An American in Ireland

So, I spent a week in Ireland recently and because I’m American and feel like my opinions of anything matter, I’m drafting this letter to the President of Ireland.

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Dear President Higgins,

Since it’s obvious that there is a special relationship between the United States and Ireland, I just knew you’d want some honest observations on the state of your country and some recommendations, really, to make things, well a little better, to put it bluntly (as we Americans love to do.)

  1. Limerick needs some help. It reminded me of American cities past their prime, so to speak. I don’t think I need to add anything to that. But, lovely and friendly people. I especially appreciated the Pringles dispensers in the pubs and the hotel. Well done.
  2. You all need more water in your diet. All tea and beer. There has got to be a dehydration epidemic. I’m sure of it.
  3. Let’s talk about pudding. PUDDING is a delicious snack or dessert made with milk and chocolate or sometimes other flavours (that’s cute, how I do the European spelling, right?) Pudding is not a breakfast meat and I use the word meat there kindly. While I’m on the subject, you all eat a lot of pork.
  4. Bacon. This was especially weird at the first adorable little shop where I thought I was getting bacon and eggs after a night of too many pints. It was clearly a thicker cut of what seemed like ham. Apparently, you all don’t have much streaky bacon. I suggest that you try that, straight away.
  5. Dublin was beautiful. Might I suggest that if you’re going to consistently advertise that there are 975 pubs in Dublin that there’s some requirement for them to remain OPEN when a starving, thirsty tourist is wandering the streets? Whenever you want one, you can’t find one. That seems odd.
  6. Potatoes. OK, I get it. Everyone gets it. Potatoes are important. But I ordered this lovely stew sort of dinner thing with mashed potatoes on top and it had chopped potatoes in as a vegetable and then came with a side of fries, er chips. THAT IS A LOT OF POTATO. Just saying.
  7. It appears also that everyone is a little drunk by 2 pm. I’m sure you’re aware of this. BUT, it does make for a much better tour guide on the hop on, hop off bus. Just a tip.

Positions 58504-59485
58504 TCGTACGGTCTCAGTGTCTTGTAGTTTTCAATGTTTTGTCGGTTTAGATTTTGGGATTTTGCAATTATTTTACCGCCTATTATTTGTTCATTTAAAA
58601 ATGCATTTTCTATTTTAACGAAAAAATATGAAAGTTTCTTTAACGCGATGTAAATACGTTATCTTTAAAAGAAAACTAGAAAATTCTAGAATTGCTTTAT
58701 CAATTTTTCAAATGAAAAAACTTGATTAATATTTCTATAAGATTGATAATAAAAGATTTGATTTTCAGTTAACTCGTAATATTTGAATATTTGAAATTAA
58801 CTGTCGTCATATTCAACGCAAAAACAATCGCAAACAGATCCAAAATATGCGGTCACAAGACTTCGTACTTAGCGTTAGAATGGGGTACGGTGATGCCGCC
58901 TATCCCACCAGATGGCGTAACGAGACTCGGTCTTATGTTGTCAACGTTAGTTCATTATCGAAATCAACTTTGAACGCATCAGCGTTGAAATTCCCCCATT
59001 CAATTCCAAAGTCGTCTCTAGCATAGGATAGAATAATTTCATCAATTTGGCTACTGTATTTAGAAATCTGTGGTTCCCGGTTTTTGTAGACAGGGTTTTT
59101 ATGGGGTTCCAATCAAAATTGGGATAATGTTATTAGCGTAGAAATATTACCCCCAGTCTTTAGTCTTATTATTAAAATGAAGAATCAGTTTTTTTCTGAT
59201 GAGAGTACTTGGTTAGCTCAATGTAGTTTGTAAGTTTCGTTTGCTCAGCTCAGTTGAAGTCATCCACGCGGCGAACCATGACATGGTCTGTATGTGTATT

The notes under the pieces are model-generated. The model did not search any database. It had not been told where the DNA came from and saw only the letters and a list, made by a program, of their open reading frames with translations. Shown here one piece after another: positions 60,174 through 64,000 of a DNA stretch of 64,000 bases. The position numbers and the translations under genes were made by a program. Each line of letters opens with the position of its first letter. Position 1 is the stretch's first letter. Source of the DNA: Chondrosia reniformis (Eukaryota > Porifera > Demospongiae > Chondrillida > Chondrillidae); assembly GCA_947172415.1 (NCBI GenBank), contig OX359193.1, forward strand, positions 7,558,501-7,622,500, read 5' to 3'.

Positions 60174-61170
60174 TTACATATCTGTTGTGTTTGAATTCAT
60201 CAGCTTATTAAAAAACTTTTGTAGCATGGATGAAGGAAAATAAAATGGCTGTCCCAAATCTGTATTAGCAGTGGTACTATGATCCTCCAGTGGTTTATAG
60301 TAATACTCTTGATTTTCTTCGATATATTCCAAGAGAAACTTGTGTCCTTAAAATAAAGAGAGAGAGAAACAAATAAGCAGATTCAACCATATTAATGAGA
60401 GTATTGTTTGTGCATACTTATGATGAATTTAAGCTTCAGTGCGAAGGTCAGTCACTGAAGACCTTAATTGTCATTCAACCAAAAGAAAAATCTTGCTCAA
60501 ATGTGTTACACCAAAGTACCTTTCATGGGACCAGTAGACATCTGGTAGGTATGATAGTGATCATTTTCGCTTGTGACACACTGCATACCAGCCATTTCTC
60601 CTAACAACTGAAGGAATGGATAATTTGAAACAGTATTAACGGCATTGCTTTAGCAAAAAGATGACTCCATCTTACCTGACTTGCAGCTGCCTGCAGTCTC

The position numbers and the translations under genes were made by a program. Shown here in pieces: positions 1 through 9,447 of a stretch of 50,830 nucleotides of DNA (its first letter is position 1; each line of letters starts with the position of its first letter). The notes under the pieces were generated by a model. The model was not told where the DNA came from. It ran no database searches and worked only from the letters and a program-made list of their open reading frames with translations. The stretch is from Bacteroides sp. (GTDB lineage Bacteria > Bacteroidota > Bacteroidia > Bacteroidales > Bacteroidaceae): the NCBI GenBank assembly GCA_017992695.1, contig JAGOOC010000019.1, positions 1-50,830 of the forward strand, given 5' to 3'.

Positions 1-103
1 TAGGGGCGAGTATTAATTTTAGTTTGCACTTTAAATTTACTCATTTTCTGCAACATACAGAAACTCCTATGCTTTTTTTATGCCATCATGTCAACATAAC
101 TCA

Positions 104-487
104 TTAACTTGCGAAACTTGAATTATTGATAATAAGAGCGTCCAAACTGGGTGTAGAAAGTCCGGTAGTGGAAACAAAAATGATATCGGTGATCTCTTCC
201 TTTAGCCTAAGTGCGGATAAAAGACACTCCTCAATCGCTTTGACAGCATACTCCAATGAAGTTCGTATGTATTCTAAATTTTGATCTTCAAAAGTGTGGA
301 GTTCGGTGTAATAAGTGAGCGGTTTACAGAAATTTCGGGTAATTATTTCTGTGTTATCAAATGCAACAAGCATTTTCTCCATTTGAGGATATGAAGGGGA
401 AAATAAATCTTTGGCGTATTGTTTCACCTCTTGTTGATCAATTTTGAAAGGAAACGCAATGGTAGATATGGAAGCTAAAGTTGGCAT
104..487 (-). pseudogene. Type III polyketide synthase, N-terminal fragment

8. Guinness. It’s clear that the family has done a lot for Dublin. But in all seriousness here, there is no mention of the repairing of St. Patrick’s Cathedral in Dublin or the public housing or several other things mentioned by my lovely bus tour guide whilst you’re on a tour of the Guinness “factory.”
  9. What is with the guys building sand sculptures in the streets? I don’t get it.
  10. I must, must say that I especially loved how the US Prime Minister’sAmbassador’s home is quite lovely, but unassuming and just the right size for a country that you have such a special relationship with. Also, I love that it is across the way from your home, Mr. President. And I’m dying to know if there is, in fact, a secret tunnel connecting the two.
  11. While we are on the subject, what happened to Dublin Castle? That’s not really a castle. I mean, an American tourist wants to see a CASTLE. Here, Limerick did it better, fyi. And when they wanted to shit on the British, they just built public housing right there on the grounds. Screw it. Also, why is there NO AMERICAN FLAG in the courtyard of the palace there? Clearly, those were European countries, or something (I’m American and not great at flag recall), but it would have been NICE.
  12. Lastly, I think it’s time to let go of the British Oppression a bit. I mean, I’m an American. I get it. We had the whole Revolution, too, and threw their damn tea in the water. But, when the kind lady tour guide reminded us that the fearless child involved in the rebellion was not imprisoned at the prison where whole families shared only one candle because he was KILLED because the British KILLED children, that might be a bit much. It might be time to let bygones be bygones.
  13. You do make pretty good pizza.
  14. Lastly, the Long Room in the Old Library at Trinity College was the most spectacular thing I’ve ever seen. A suggestion: a super secret kind of tour for us librarian types. That would be something. :)
  15. Thanks, though, for that pre-clearance bit leaving Ireland. That was actually super nice.

If you’d like to talk about any of these items, Mr. President, or like make me an ambassador of things, I’d be happy to.

With much love and friendship,

Winelibrarian

PS. I’m totally half Irish. One of the bus drivers could tell because I sassed him. And then he said, “Oh, Jesus Christ.” I think that sums me up perfectly from a stranger.

PPS. When you talk to the Queen next, can you please tell her that this American is a little concerned with the British work ethic? Thank you, kindly.

_________

This is obviously more than a little tongue in cheek. I’ve wanted to go to Ireland ever since I was a little girl and every single moment was amazing. Thanks for reading, commenting, tweeting, and looking at my pictures, too.

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2 Responses to “An American in Ireland”

  1. DR Ramos says:

    Sweet and funny. Thanks for sharing your trip and your observations.

    Pints, potatoes & pudding forever!

  2. Lou Lange says:

    Loved your letter my dear! Funny, sassy, and so full of wonder.
    To paraphrase – Erin Go Bragh-less…LOL

    Slanté!